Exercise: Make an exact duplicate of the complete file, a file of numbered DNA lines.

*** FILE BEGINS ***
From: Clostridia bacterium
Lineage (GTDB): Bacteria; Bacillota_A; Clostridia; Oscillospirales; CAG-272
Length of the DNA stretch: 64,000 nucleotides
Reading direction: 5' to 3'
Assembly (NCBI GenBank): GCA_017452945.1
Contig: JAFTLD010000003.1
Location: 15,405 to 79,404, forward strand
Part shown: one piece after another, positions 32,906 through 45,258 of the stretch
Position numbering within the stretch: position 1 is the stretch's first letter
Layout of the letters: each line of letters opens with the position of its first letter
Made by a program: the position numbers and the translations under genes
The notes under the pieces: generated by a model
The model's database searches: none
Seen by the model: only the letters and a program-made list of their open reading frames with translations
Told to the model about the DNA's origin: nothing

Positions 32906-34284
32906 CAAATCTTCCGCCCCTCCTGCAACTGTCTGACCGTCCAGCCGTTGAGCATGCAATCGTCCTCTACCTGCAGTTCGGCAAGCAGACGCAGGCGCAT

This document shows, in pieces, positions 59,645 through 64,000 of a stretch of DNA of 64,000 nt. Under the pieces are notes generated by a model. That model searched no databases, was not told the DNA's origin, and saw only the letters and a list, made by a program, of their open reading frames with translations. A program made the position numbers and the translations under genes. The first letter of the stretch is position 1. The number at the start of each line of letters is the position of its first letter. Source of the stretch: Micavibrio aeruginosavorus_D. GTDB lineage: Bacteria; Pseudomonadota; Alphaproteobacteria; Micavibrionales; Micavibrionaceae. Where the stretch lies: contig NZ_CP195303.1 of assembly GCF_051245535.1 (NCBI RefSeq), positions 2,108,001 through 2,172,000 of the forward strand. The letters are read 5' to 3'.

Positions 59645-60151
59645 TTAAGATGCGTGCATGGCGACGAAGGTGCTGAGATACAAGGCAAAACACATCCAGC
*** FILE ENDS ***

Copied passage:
From: Clostridia bacterium
Lineage (GTDB): Bacteria; Bacillota_A; Clostridia; Oscillospirales; CAG-272
Length of the DNA stretch: 64,000 nucleotides
Reading direction: 5' to 3'
Assembly (NCBI GenBank): GCA_017452945.1
Contig: JAFTLD010000003.1
Location: 15,405 to 79,404, forward strand
Part shown: one piece after another, positions 32,906 through 45,258 of the stretch
Position numbering within the stretch: position 1 is the stretch's first letter
Layout of the letters: each line of letters opens with the position of its first letter
Made by a program: the position numbers and the translations under genes
The notes under the pieces: generated by a model
The model's database searches: none
Seen by the model: only the letters and a program-made list of their open reading frames with translations
Told to the model about the DNA's origin: nothing

Positions 32906-34284
32906 CAAATCTTCCGCCCCTCCTGCAACTGTCTGACCGTCCAGCCGTTGAGCATGCAATCGTCCTCTACCTGCAGTTCGGCAAGCAGACGCAGGCGCAT

This document shows, in pieces, positions 59,645 through 64,000 of a stretch of DNA of 64,000 nt. Under the pieces are notes generated by a model. That model searched no databases, was not told the DNA's origin, and saw only the letters and a list, made by a program, of their open reading frames with translations. A program made the position numbers and the translations under genes. The first letter of the stretch is position 1. The number at the start of each line of letters is the position of its first letter. Source of the stretch: Micavibrio aeruginosavorus_D. GTDB lineage: Bacteria; Pseudomonadota; Alphaproteobacteria; Micavibrionales; Micavibrionaceae. Where the stretch lies: contig NZ_CP195303.1 of assembly GCF_051245535.1 (NCBI RefSeq), positions 2,108,001 through 2,172,000 of the forward strand. The letters are read 5' to 3'.

Positions 59645-60151
59645 TTAAGATGCGTGCATGGCGACGAAGGTGCTGAGATACAAGGCAAAACACATCCAGC